How to Build a Quick, Easy and Affordable Desk

Remodeling from Teen to College Age Bedroom

Our oldest, Jack, is in college now. I can’t believe it. Luckily he’s mostly covered by an academic scholarship so we don’t have to sell blood to keep up with tuition. He’s staying at home and working part-time while he attends classes full-time.

He wants to remodel his room, partly to stop cracking his head on the ceiling up in his loft bed, getting showered by bits of popcorn ceiling, but mostly because he’s outgrown the kid years. You may recall this room from 2013 when I’d installed the oscillating ceiling fan so the blades of a normal fan wouldn’t pass hazardously through his sleeping area.

It was a pretty damn cool teen room.

 2013: The Halo and Minecraft years

2013: The Halo and Minecraft years

Now it’s time to make a change. He’s 100% the driving force behind it. He designed and even 3-D modeled what he wants to do.

I’m really impressed; he’s even buying all the stuff himself, although we’re going to cover the more permanent material.

Creating a Corner Desk

Since he was loosing the desk under his loft bed, he designed an affordable option for a corner of his room. He bought a couple Alex drawer units at our local IKEA and assembled them with his sister. (Which is awesome, since I’ve done more than enough IKEA assembly lately)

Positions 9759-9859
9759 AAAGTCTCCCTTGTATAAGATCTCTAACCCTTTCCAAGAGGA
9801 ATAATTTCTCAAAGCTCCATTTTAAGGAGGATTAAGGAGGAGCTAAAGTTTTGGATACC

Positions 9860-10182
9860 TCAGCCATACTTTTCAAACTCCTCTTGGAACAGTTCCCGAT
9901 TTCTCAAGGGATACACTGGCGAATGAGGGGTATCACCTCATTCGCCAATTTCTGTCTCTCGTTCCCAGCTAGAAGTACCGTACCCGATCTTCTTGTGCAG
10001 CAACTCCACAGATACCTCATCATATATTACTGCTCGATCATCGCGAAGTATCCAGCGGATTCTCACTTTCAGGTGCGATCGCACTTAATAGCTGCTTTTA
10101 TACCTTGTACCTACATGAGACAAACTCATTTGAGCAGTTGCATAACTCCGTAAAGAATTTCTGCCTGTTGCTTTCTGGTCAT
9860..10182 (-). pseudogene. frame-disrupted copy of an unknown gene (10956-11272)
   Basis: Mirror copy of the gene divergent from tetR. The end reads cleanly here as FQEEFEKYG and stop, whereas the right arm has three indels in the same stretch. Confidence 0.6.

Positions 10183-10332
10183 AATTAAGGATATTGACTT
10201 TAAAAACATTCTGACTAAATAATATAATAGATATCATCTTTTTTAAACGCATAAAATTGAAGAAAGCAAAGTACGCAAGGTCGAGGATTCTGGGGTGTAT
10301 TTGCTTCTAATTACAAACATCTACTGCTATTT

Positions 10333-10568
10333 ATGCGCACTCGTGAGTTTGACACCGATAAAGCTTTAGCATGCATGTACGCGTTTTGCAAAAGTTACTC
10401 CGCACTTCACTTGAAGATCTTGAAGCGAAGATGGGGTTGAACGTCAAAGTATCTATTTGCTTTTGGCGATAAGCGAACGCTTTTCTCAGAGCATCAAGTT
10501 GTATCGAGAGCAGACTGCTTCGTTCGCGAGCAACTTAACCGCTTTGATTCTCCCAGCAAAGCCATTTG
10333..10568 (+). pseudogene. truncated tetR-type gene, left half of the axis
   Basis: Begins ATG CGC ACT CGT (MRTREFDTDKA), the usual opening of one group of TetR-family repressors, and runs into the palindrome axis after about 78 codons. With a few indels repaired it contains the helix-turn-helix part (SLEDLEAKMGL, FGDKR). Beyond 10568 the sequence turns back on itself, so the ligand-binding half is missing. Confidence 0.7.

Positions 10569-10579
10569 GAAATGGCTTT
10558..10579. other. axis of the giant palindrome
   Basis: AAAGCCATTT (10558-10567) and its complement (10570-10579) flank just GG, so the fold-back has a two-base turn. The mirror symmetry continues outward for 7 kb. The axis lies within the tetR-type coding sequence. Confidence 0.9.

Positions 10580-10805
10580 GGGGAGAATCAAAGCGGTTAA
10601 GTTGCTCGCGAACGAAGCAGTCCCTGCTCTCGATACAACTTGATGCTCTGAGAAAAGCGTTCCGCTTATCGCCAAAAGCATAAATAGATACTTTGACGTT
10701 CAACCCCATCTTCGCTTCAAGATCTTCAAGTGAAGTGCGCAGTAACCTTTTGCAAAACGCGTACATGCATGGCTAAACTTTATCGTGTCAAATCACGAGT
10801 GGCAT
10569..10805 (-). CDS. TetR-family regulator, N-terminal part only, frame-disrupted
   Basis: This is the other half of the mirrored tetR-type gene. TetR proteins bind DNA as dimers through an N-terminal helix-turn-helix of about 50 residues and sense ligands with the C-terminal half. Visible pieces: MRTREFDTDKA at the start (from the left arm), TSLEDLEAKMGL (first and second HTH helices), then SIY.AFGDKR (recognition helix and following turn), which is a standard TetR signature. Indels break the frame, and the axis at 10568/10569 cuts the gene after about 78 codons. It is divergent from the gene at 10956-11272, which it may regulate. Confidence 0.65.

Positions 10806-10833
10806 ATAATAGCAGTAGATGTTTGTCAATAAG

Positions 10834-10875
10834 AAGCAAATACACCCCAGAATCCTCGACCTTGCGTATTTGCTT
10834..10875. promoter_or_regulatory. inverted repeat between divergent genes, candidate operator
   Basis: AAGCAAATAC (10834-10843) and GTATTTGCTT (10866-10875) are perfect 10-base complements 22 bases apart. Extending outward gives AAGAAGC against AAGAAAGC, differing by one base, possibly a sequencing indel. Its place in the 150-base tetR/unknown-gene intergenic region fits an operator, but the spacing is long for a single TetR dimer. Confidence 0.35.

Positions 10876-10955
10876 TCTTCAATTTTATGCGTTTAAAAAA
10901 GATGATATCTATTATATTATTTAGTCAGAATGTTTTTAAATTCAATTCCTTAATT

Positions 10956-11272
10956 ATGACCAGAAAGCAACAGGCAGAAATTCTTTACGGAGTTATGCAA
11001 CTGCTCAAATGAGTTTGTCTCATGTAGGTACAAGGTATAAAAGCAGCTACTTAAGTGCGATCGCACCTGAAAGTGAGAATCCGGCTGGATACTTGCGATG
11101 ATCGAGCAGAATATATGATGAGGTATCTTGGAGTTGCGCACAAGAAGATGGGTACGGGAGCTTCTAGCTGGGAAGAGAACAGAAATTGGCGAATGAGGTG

Master builders

Master builders

Those drawers would be the supporting end pieces of the new desk and give him a bunch of storage he was lacking.


FLASHBACK

I found some photos of these two working together on another IKEA piece 6 years ago when we did Grace’s room, right before I started the blog.

We’re going to have to redo her room again soon, since she’s in middle school now.


The DeskTop

We couldn’t find a top that was the right size at IKEA and cutting a hollow-core (or cardboard core) desktop to size sounds disastrous. We opted for melamine coated 3/4” plywood, right off the shelf at ‘Depot.


The more you know (free labor edition)…

Most home-centers have big power tools in the lumber section and will cut for you at no cost.

I never paid attention to it before, but we found out the panel saw blade can also swivel sideways and rip full-size sheets of plywood.


I didn’t relish man-handling a big sheet through my table saw or trying to cobble together an 8 foot long straight edge, so I let the lad in the orange apron take a whack at it…

 The melamine chipped out on one side, but it was a nice, clean cut otherwise.

The melamine chipped out on one side, but it was a nice, clean cut otherwise.